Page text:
Prime Minister Justin Trudeau achieved a historic climate-change accord Friday but could not win support for his national carbon pricing plan from key Western provinces.
Saskatchewan Premier Brad Wall and Manitoba’s Brian Pallister would not sign the pan-Canadian framework on clean growth and climate change, while British Columbia Premier Christy Clark postponed any commitment to increase her province’s carbon tax in line with the federal schedule.
Ms. Clark created some drama late in the afternoon when she emerged from the meeting to say she would not sign a deal unless the Prime Minister agreed on a mechanism to ensure carbon pricing was being done fairly across the country. B.C. already has a $30 carbon tax and the Premier demanded assurances that all the provinces will meet an equivalent price before she commits her province to hiking it to $50 a tonne by 2022, in line with the target set by Ottawa.
Minutes after she returned to the meeting, provincial officials signalled she had won the concession she was demanding and would sign the deal. Federal officials insist Mr. Trudeau was willing all along to meet her demands and dismissed her public statement as a “stunt.”
A few hours after she spoke, the Prime Minister and the premiers emerged to announce a wide-ranging agreement that includes not only carbon pricing but efforts to eliminate coal-fired power, reduce the carbon content of motor fuels, invest in renewable energy and electricity infrastructure, and support clean-technology and energy efficiency.
Mr. Trudeau came to power 13 months ago, promising to forge a national climate strategy that would respect the province’s role in energy and climate policy, but also meet Canada’s international commitment to reduce greenhouse gas emissions by 30 per cent from 2005 levels by 2030.
“I am very happy to share with you the results of many months of hard work, the pan-Canadian framework on clean growth and climate change,” Mr. Trudeau announced. “An ambitious and achievable framework to address climate change and grow the clean economy for our children and our grandchildren.”
Critics, including Mr. Wall, argue Mr. Trudeau will undermine Canada’s economic competitiveness by proceeding with an aggressive carbon-pricing plan when president-elect Donald Trump is reversing the direction that Barack Obama has taken.
“I think all Canadians know that Canadian climate policy will be set by Canadians, not by whomever happens to the president of the United States,” the Prime Minister said. He added that Canada will benefit from an ambitious climate policy that provides incentives for investment and job growth in clean-tech industries that will dominate the global economy.
Despite her apparent misgivings, the B.C. Premier hailed the agreement and applauded Mr. Trudeau for acceding to her demands for a mechanism to assess equivalency of carbon pricing across the country.
At issue are the two types of carbon pricing that exist in Canada: B.C. and Alberta imposes a tax, while Ontario and Quebec employ a cap-and-trade approach that requires companies to buy permits, including GHG allowances from California. The Ontario and Quebec approach results in lower compliance costs – or prices – but is criticized because companies are expected to invest millions of dollars outside of Canada to reduce emissions.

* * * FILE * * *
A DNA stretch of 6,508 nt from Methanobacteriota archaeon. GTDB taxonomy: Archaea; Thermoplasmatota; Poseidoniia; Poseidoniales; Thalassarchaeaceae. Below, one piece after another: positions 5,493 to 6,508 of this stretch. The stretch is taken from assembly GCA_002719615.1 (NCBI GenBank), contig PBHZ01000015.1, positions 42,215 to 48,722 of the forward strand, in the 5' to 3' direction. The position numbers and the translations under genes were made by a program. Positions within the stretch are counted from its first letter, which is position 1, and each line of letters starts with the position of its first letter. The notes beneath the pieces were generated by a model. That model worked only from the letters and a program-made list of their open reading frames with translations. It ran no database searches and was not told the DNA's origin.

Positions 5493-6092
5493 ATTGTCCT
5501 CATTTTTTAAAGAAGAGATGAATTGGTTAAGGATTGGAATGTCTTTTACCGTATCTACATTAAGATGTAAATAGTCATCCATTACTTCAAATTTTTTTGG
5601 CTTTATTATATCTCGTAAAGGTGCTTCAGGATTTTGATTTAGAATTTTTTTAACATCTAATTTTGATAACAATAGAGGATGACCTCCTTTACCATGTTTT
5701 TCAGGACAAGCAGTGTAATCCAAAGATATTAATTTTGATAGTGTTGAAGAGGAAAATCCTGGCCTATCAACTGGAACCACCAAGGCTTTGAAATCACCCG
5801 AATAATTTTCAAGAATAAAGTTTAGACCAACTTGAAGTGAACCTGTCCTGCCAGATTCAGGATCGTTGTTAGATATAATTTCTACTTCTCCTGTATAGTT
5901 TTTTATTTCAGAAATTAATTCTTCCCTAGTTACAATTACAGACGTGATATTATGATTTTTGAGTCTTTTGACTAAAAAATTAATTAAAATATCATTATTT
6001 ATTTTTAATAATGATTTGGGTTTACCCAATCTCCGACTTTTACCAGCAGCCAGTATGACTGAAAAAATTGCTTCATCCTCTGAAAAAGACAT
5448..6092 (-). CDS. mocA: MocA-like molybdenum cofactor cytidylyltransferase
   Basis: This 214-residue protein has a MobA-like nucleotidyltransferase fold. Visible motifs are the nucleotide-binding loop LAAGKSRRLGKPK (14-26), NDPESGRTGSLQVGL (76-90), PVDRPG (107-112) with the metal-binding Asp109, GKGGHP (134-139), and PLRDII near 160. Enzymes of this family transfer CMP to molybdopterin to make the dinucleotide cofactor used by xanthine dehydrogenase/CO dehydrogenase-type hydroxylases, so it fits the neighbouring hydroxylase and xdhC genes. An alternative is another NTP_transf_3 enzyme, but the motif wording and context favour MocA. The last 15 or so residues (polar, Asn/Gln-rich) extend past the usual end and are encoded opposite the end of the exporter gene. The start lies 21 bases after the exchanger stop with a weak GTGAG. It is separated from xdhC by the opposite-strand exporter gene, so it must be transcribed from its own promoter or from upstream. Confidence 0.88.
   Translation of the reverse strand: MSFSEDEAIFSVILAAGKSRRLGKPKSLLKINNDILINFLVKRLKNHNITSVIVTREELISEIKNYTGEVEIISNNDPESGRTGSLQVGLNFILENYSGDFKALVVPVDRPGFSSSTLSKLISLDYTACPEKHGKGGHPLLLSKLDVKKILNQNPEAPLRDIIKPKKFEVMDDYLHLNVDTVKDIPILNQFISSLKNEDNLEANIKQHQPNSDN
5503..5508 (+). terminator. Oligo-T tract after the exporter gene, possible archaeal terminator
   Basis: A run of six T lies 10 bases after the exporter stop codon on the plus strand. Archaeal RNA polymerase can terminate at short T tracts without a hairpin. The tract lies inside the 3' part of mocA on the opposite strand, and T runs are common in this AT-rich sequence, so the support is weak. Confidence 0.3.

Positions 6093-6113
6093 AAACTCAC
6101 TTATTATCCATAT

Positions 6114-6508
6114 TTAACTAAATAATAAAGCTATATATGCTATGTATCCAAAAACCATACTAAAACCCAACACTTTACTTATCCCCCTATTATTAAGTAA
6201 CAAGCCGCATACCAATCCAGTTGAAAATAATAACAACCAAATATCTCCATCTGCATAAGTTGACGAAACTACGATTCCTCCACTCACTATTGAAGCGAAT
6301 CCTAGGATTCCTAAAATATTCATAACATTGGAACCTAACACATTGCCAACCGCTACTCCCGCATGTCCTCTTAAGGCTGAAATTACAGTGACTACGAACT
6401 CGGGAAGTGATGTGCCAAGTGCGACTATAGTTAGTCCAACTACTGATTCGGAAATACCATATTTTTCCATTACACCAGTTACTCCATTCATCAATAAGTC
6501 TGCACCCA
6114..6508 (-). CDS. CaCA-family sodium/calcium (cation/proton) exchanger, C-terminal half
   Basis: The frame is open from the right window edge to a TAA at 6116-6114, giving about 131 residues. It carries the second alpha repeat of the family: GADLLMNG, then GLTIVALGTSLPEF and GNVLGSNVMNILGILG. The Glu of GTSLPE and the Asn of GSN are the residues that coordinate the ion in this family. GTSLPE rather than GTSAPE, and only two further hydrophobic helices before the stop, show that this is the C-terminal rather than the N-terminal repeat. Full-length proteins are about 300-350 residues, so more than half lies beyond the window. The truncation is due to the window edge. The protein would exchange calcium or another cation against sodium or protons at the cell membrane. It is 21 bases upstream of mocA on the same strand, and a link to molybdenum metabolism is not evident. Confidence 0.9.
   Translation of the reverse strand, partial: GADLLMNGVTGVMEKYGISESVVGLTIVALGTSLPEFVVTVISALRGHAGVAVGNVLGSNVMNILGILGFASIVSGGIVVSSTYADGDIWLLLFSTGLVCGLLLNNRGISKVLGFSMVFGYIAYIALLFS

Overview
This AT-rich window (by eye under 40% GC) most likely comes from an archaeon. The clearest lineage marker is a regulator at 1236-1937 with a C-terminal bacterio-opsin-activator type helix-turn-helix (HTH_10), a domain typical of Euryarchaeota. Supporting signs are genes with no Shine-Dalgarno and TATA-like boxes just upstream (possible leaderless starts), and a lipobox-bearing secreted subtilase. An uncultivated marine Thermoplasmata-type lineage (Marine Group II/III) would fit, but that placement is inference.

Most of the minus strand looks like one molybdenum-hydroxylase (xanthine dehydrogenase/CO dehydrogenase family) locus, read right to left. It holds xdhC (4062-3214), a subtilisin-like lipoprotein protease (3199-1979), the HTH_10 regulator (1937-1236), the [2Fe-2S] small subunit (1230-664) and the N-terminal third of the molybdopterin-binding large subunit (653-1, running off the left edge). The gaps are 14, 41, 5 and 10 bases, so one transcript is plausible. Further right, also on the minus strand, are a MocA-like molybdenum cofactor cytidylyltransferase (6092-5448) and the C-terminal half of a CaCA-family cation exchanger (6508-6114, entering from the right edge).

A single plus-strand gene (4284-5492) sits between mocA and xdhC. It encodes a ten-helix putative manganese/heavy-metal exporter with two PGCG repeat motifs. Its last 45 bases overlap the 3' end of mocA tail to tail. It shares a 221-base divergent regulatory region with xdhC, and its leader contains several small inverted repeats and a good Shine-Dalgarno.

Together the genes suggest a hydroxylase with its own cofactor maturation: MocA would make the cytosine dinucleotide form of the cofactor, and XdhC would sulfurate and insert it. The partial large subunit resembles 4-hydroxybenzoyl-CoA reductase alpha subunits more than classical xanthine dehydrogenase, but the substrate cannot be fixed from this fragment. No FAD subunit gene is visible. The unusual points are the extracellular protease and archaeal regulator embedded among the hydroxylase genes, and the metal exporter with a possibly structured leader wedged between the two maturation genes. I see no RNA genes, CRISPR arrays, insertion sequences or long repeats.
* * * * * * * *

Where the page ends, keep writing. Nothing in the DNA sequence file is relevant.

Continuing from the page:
Ms. Clark said that, under the federal plan, consumers and companies would be paying a $50 carbon tax in 2022 in B.C. and Alberta, while prices in Ontario and Quebec are forecast to be about $27 that year.
“There was an issue of fundamental fairness that we needed to see resolved,” said the Premier, who faces an election next spring. “We wanted to make sure everybody else has caught up before we agreed that our carbon tax would go up. So that changed.”
She also said that the agreement allows B.C. to resort to other climate-change measures by 2022 to avoid paying the $50 tax.
While her neighbouring premiers in British Columbia and Saskatchewan expressed reservations about Mr. Trudeau’s carbon pricing plan, Alberta Premier Rachel Notley endorsed it, saying it is in line with what her government has determined is best for that province.
“Listen, climate change is real and in Alberta, we need to take action. We cannot delay on it,” she said. “But there is a lot of work to be done on how we measure comparability between various jurisdictions. It’s highly complex.”
The Alberta Premier added her government’s commitment to climate action is part of an overall energy strategy that includes the recent federal approval of two oil pipelines that will boost export capacity and open Asian markets for the struggling oil industry.
Mr. Pallister – who backed Ms. Clark’s demand – did not sign on to the deal, though some officials said he indicated in the meeting that Manitoba may sign the climate accord if Ottawa meets provincial demands for more money for health care. The Manitoba Premier has pledged to introduce carbon pricing in the province, but has made no commitment to meet the federal $50 floor price by 2022.
“We are in the midst of developing a made-in-Manitoba green plan that we believe is ambitious and achieves the goals that we agreed upon,” Mr. Pallister said. “At the same time, we also have some monumental challenges in the areas of health care.”
Mr. Wall was the lone holdout, refusing to adopt any broad-based carbon price, arguing it will harm his province’s energy-intensive industries such as oil and gas, agriculture and mining.
Federal Conservative Party environment critic Ed Fast said the federal-provincial plan makes no attempt to calculate the cost of the carbon tax and the various other measures. “Developing a credible plan to fight climate change involves having a frank discussion about how much Canadians are willing to pay for it,” he said in a statement.
Mr. Trudeau said the plan will allow Canada to meet 2030 international targets.Report Typo/Error
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